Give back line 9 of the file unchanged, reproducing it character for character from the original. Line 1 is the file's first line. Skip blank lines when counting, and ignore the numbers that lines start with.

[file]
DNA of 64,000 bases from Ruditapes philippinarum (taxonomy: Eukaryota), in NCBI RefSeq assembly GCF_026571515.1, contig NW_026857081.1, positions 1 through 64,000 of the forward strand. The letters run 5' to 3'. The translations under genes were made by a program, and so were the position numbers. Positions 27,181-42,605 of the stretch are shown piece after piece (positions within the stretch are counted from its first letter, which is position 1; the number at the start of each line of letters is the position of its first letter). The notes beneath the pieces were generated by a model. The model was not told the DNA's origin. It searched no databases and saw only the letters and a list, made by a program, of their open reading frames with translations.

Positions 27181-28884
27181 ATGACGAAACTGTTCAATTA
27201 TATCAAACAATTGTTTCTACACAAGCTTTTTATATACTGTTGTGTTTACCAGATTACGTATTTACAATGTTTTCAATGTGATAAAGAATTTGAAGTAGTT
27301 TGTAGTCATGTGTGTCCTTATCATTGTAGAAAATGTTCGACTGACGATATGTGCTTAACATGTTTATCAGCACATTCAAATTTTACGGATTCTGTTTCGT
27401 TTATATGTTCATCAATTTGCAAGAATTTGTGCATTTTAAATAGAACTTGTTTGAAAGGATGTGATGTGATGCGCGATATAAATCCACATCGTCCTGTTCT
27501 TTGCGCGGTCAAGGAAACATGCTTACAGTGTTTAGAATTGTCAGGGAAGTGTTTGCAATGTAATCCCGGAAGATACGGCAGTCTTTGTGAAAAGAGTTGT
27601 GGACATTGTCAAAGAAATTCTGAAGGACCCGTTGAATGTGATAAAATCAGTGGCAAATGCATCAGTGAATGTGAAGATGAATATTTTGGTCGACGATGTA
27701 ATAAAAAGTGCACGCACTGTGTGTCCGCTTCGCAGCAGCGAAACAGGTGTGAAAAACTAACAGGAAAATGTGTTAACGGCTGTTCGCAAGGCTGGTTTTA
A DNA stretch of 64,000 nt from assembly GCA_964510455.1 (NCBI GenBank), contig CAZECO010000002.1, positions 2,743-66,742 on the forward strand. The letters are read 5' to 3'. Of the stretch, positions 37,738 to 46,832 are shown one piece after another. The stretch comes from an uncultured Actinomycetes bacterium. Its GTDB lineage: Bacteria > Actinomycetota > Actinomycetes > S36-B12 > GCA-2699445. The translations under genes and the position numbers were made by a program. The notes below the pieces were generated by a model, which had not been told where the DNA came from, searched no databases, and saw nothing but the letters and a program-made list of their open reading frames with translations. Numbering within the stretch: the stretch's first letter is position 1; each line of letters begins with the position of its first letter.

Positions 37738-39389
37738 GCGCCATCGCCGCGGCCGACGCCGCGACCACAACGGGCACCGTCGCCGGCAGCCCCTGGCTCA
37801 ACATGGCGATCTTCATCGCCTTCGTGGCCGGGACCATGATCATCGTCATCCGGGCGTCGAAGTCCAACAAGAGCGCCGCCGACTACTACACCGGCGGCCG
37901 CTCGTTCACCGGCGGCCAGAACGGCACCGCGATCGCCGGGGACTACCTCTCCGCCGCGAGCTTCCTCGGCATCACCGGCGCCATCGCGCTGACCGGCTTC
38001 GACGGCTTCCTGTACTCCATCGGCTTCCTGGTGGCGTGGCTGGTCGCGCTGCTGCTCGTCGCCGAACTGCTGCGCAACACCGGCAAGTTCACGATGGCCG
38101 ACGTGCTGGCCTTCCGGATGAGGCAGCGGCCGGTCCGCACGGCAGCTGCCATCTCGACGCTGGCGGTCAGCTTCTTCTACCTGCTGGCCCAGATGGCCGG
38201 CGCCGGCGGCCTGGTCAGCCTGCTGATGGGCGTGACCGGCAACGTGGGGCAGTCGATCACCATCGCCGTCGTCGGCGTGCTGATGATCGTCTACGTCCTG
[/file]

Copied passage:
27701 ATAAAAAGTGCACGCACTGTGTGTCCGCTTCGCAGCAGCGAAACAGGTGTGAAAAACTAACAGGAAAATGTGTTAACGGCTGTTCGCAAGGCTGGTTTTA